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Context of 'May 15, 2001: Powell Tells Congress that Saddam Hussein Is ‘Contained’ and ‘Militarily… Weak’'

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Newly named Secretary of State Colin Powell (see December 16, 2000) is dazzling at the Crawford, Texas, press conference used by President Bush to announce Powell’s selection. In fact, Powell may be too dazzling for his own good. As Powell talks about the state of the world, “Bush’s admiring expression gradually turned to one of sour irritation,” author Craig Unger will later observe. Powell’s close friend and colleague Richard Armitage, soon to become Powell’s deputy, warns Powell after his acceptance speech of the dangers of upstaging Bush. “It’s about domination,” Armitage warns. “Be careful in appearances with the president.” [Unger, 2007, pp. 184]

Entity Tags: Richard Armitage, Craig Unger, Colin Powell, George W. Bush

Timeline Tags: US International Relations

US Secretary of State Colin Powell sends a letter of appreciation to Jose Bustani, head of the Organization for the Prohibition of Chemical Weapons, commending him for his “impressive” work. [Guardian, 4/16/2002; Associated Press, 6/5/2005]

Entity Tags: Colin Powell, Jose M. Bustani

Timeline Tags: Events Leading to Iraq Invasion

Secretary of State Colin Powell, in testimony before the Foreign Operations, Export Financing, and Related Programs Subcommittee of the Senate Appropriations Committee, says that Saddam Hussein has been effectively contained by sanctions. He says, “The sanctions… have succeeded over the last 10 years, not in deterring him from moving in that direction, but from actually being able to move in that direction. The Iraqi regime militarily remains fairly weak. It doesn’t have the capacity it had 10 or 12 years ago. It has been contained. And even though we have no doubt in our mind that the Iraqi regime is pursuing programs to develop weapons of mass destruction—chemical, biological and nuclear—I think the best intelligence estimates suggest that they have not been terribly successful. There’s no question that they have some stockpiles of some of these sorts of weapons still under their control, but they have not been able to break out, they have not been able to come out with the capacity to deliver these kinds of systems or to actually have these kinds of systems that is much beyond where they were 10 years ago. So containment, using this arms control sanctions regime, I think has been reasonably successful. We have not been able to get the inspectors back in, though, to verify that, and we have not been able to get the inspectors in to pull up anything that might be left there. So we have to continue to view this regime with the greatest suspicion, attribute to them the most negative motives, which is quite well-deserved with this particular regime, and roll the sanctions over, and roll them over in a way where the arms control sanctions really go after their intended targets—weapons of mass destruction—and not go after civilian goods or civilian commodities that we really shouldn’t be going after, just let that go to the Iraqi people.” [US Congress, 5/15/2001; Mirror, 9/22/2003]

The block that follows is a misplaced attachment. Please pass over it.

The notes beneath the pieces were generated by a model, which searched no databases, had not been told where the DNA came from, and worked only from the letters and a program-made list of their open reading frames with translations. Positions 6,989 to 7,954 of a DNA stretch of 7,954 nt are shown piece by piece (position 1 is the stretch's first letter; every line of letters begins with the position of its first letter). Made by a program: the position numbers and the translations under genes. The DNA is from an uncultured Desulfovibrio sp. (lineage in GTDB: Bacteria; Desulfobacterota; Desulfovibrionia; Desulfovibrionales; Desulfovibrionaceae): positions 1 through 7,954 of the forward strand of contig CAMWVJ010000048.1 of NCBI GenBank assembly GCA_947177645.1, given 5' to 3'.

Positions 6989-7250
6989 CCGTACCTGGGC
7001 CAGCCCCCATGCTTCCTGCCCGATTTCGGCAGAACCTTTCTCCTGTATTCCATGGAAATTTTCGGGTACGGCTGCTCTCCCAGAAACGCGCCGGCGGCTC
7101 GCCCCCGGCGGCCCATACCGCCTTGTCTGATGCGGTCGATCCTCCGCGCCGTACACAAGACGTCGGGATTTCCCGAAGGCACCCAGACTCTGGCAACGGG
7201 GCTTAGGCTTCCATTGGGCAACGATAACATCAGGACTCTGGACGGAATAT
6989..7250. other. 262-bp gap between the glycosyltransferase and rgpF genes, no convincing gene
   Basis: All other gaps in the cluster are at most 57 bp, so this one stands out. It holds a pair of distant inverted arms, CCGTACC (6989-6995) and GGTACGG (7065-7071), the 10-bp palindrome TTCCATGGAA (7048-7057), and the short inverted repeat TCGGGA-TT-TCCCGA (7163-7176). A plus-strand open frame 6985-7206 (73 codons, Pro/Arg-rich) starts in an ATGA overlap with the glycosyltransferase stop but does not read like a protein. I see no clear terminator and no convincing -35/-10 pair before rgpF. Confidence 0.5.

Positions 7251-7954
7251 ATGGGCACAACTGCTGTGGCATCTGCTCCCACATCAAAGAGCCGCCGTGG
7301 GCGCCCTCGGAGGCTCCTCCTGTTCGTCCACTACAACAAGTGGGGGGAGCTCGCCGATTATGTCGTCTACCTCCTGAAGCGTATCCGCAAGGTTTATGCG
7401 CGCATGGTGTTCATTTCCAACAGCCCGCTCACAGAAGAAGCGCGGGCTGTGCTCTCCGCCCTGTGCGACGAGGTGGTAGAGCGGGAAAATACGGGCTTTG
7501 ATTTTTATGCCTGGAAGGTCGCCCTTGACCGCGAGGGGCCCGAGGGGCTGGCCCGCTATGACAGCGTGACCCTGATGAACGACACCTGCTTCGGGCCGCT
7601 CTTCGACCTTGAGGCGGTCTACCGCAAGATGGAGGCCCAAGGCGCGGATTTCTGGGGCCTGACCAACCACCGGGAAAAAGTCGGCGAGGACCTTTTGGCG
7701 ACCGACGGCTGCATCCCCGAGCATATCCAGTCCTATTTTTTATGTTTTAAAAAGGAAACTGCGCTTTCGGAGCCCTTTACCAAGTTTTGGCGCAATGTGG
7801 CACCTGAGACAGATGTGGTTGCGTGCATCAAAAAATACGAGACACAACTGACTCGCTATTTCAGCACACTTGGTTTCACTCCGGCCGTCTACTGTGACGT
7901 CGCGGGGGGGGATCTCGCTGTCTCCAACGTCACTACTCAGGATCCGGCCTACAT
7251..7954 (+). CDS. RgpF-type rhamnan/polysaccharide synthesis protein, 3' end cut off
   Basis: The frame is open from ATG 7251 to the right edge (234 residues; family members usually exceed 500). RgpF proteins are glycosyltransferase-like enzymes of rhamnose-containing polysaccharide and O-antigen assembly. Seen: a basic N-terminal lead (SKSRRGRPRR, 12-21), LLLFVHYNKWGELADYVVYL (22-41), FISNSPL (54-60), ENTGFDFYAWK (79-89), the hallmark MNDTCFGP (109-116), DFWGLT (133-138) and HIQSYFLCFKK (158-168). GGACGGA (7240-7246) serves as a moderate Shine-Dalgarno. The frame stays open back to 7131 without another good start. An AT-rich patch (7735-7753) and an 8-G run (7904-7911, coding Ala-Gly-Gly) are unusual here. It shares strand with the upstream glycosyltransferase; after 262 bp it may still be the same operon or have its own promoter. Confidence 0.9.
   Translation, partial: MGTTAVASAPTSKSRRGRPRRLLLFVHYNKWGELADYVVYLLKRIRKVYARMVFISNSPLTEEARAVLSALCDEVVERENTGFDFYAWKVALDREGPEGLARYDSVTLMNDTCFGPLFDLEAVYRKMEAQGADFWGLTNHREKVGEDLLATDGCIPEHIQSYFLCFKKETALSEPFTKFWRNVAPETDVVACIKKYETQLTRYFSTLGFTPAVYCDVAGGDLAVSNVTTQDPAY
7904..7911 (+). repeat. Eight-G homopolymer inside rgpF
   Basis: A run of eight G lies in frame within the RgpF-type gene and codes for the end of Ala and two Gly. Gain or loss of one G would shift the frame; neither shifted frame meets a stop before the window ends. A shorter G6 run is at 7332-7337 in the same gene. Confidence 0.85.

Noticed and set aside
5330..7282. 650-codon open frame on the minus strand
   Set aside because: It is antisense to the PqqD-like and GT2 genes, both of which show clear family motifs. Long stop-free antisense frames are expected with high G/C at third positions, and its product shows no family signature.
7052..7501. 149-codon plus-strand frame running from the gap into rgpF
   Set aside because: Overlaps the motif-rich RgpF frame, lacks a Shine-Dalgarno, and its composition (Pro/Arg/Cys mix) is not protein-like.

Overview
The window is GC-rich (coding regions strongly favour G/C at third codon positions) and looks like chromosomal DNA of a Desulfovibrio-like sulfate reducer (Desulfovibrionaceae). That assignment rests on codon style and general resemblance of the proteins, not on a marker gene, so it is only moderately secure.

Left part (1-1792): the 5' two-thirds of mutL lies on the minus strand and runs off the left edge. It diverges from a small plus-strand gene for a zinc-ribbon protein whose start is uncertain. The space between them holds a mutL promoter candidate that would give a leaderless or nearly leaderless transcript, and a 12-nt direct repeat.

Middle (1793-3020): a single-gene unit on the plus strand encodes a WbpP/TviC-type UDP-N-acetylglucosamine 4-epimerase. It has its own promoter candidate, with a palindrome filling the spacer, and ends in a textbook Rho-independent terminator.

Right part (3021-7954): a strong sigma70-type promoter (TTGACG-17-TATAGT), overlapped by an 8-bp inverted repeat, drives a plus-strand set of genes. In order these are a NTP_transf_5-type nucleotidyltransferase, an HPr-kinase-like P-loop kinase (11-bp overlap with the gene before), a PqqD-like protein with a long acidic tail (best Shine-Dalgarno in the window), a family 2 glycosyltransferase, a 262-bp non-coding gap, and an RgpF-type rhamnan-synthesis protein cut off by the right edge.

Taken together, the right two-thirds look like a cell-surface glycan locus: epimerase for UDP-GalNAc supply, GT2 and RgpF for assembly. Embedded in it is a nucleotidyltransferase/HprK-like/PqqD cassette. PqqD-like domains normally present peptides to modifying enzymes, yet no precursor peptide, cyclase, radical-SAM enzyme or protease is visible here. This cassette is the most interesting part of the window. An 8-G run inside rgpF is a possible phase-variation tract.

Entity Tags: Colin Powell

Timeline Tags: Events Leading to Iraq Invasion

Secretary of State Colin Powell, in a speech before the World Economic Forum in Davos, Switzerland, asks, “Why is Iraq still trying to procure uranium and the special equipment needed to transform it into material for nuclear weapons?” [Washington Post, 8/8/2003] Author Craig Unger will later write, “In referring to the Niger deal (see Between Late 2000 and September 11, 2001) and the aluminum tubes (see Between April 2001 and September 2002), Powell was actually betraying his own State Department analysts who had rejected these two key pieces of ‘evidence’ against Saddam” Hussein (see March 1, 2002, March 4, 2002, and January 12, 2003). [Unger, 2007, pp. 276]

Entity Tags: Colin Powell, Craig Unger

Timeline Tags: Events Leading to Iraq Invasion, Niger Uranium and Plame Outing

US Secretary of State Colin Powell says, “We would prefer not to have a war. Nobody wants war.” [ORT (Moscow), 3/3/2003]

Timeline Tags: Events Leading to Iraq Invasion

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